Formula 1


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AUSTRALIAN driver Daniel Ricciardo has salvaged something to savour from the Belgium Grand Prix, writes PETER COSTER:

One of the pleasures when Formula One goes to Belgium is that the track at Spa has the most awesome corner in Grand Prix racing.

The cars approach the downward straight as if it were a ski jump, with the upward rush from Eau Rouge taken at full throttle.

This is a swoop at 300km/h and calls for “balls to the wall”

South Australian driver Vern Schuppan described it thus after a flat-out drive in the rain-drenched dark along the six kilometres of the Mulsanne Straight at the Le Mans 24-hour race.

At Spa each year, the TV audience around the world is treated to the overtaking manoeuvre by Mark Webber on Fernando Alonso.

It was in 2011, a year after the Australian driver had been leading the world driver’s championship.

His chances were largely ruined after his Red Bull teammate Sebastian Vettel deliberately drove into him when he tried to pass.

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But a year later at Spa, Webber drove into Grand Prix legend when he passed Alonso into Eau Rouge with no more than a few centimetres between their wheels.

Webber said he made the pass because he trusted Alonso to give him room.

He might well have said he would not have risked the same pass on Vettel, who finished 13th on Sunday in what may be his last season in F1.

The Belgium Grand Prix brought the usual Mercedes one-two for the Black Arrows, the Silver Arrows being repainted in support of Black Lives Matter.

More interesting was what took place immediately behind Lewis Hamilton and Valtteri Bottas.

Max Verstappen and Daniel Ricciardo were together on the second row of the grid and finished in the same order.

Riccardo in the Renault was briefly ahead of Verstappen’s Red Bull, but saw the Dutch driver stretch his lead to more than 15 seconds.

Then came tyre changes after a safety car deployment when Alfa Romeo’s Antonio Giovinazzi and Williams young gun George Russell crashed.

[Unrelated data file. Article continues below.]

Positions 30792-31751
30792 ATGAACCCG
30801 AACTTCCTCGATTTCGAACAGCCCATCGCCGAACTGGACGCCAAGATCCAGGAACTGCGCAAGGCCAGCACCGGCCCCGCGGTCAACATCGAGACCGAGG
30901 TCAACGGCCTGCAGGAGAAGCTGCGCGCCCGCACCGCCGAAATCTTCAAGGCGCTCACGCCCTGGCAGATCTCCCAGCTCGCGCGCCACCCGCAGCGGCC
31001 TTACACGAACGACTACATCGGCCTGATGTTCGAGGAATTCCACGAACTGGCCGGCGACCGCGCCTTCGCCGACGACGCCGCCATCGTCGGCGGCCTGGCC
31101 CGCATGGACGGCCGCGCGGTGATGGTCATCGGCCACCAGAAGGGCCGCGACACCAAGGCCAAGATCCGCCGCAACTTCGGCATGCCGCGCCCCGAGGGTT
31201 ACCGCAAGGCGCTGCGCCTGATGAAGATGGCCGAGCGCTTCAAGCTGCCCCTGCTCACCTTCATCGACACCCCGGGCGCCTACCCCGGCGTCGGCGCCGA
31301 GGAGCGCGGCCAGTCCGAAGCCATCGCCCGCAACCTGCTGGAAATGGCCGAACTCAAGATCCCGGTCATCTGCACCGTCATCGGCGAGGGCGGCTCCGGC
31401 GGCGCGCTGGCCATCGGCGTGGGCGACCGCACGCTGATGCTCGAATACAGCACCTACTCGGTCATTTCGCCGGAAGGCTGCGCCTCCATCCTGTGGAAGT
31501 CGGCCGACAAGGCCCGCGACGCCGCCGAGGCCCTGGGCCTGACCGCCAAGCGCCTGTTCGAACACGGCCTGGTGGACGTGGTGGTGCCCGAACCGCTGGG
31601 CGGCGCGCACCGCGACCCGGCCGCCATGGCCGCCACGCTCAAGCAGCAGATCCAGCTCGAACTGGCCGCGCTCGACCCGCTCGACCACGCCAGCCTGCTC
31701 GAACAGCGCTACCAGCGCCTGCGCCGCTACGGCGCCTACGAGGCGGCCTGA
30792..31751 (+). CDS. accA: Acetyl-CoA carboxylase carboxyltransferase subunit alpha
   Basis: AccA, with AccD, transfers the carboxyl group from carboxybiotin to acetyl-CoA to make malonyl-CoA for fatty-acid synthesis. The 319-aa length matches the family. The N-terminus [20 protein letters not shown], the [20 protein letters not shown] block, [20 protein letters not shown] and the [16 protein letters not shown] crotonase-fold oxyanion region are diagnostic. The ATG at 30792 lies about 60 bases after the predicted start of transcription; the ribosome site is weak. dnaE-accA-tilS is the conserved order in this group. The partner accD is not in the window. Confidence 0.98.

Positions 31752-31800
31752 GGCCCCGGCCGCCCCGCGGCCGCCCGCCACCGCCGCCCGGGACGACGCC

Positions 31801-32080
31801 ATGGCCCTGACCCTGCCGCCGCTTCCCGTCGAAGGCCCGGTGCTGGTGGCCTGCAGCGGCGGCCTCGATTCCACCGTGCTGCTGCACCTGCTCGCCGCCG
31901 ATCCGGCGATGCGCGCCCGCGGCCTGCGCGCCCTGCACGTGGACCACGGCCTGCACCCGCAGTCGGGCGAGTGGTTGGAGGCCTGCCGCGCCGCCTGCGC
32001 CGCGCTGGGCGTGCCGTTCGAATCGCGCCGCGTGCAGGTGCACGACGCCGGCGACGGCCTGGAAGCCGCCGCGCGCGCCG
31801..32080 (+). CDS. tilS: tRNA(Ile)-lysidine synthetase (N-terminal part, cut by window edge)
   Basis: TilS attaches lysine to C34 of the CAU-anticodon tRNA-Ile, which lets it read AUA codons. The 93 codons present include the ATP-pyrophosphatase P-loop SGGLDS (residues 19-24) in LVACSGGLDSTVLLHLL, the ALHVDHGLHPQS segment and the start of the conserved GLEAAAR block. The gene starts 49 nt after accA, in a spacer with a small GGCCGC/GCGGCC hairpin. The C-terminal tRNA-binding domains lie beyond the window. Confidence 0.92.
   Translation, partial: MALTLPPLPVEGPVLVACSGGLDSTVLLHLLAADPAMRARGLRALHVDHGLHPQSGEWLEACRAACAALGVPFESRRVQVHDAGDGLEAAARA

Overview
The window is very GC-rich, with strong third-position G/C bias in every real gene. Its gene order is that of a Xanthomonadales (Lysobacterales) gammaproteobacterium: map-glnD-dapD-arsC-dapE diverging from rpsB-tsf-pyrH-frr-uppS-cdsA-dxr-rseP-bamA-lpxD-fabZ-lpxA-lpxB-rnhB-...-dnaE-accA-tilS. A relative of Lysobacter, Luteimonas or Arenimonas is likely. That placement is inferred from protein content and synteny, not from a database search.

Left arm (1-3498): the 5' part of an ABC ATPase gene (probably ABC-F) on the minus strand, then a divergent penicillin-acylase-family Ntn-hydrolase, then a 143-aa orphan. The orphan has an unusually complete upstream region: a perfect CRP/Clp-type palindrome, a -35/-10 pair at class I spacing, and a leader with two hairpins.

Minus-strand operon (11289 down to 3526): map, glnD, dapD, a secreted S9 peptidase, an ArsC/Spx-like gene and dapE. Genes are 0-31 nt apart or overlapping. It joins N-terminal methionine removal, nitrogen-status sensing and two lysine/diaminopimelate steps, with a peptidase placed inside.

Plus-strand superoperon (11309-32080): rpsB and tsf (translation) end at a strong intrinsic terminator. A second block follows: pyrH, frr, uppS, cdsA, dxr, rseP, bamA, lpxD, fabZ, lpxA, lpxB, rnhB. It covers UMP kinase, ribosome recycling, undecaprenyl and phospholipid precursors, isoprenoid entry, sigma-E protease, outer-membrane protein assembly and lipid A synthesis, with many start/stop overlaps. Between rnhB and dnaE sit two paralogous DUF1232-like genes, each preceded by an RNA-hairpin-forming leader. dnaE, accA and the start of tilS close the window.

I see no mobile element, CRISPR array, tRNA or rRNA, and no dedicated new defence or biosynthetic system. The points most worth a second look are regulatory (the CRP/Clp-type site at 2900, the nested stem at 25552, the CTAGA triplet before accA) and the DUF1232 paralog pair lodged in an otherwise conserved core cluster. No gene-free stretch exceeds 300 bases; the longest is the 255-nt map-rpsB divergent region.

The incident came in two parts.

Giovinazzi, for reasons unexplained found himself snapping suddenly to the right and into the barriers on lap 11.

Russell in the Williams avoided the Alfa Romeo, but found one of its front wheels bouncing towards him as he attempted to pass on the other side.

The wheel and tyre, with its broken tethers whipping in the air, might have decapitated Russell if not for the halo that surrounds F1 cockpits.

Whether the wheel and tyre actually hit the halo is unclear. Russell said it was “scary” as the wheel rushed towards him. Somewhat of an understatement.

French driver Jules Bianchi died after a crash during the 2014 Japanese Grand Prix. He suffered fatal head injuries after he slid off a wet track and into a crash recovery vehicle parked on the circuit.

A halo would probably have saved him as it did Ferrari driver Charles Leclerc when he was driving for Sauber in the 2018 Belgian Grand Prix.

Fernando Alonso’s McLaren was launched over him by a late-braking Nico Hulkenberg in a Renault, leaving scrape marks across the halo.

That ended the debate over enclosing open cockpits. An official FIA investigation found Leclerc would have lost his life if it were not for the halo.

Leclerc now drives for Ferrari, Hulkenberg is without a drive and Alonso will drive for Renault next season after leaving F1 to chase his dream of winning the Indy 500.

Alonso finished 21st at the brickyard in the race two weeks ago and will replace Ricciardo at Renault when the “Honey Badger” moves to McLaren next year.

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Ricciardo jumped into the seat left vacant by Carlos Sainz when the Spanish driver and son of world rally champion Carlos Sainz Snr was offered Sebastian Vettel’s seat at Ferrari.

Ricciardo posted Renault’s best result at Spa since the French team returned to the sport in 2016, recording the fastest lap of the Grand Prix on the last lap.

Ricciardo didn’t hide his delight over the team radio, saying he was “f…..g flying.”

He would have passed Verstappen for a podium finish had the race been a couple of laps longer.

That’s like saying “pigs might fly.”

None the less, it showed the Australian is one of the best drivers on the grid.

But is leaving Renault at the end of his two-year contract a mistake?

Probably not. McLaren will have Mercedes engines next year.

Ricciardo would have gone to Ferrari had he been asked, but the Prancing Horse is building its fortunes on Leclerc and Ricciardo is not a number two driver.

That was always a problem for Webber when he drove for Red Bull. Red Bull invariably favoured Vettel.

Being at Ferrari would have seen Ricciardo languishing in midfield.

Ricciardo is 31 but still has time to become world champion in the right car. Lewis Hamilton will be 36 at the start of next season.

He will almost certainly have won his seventh world championship and will be looking forward to his eighth to surpass Michael Schumacher’s record.


Author: Peter Coster

PETER COSTER is a former editor and foreign correspondent who has covered a range of international sports, including world championship fights and the Olympic Games.



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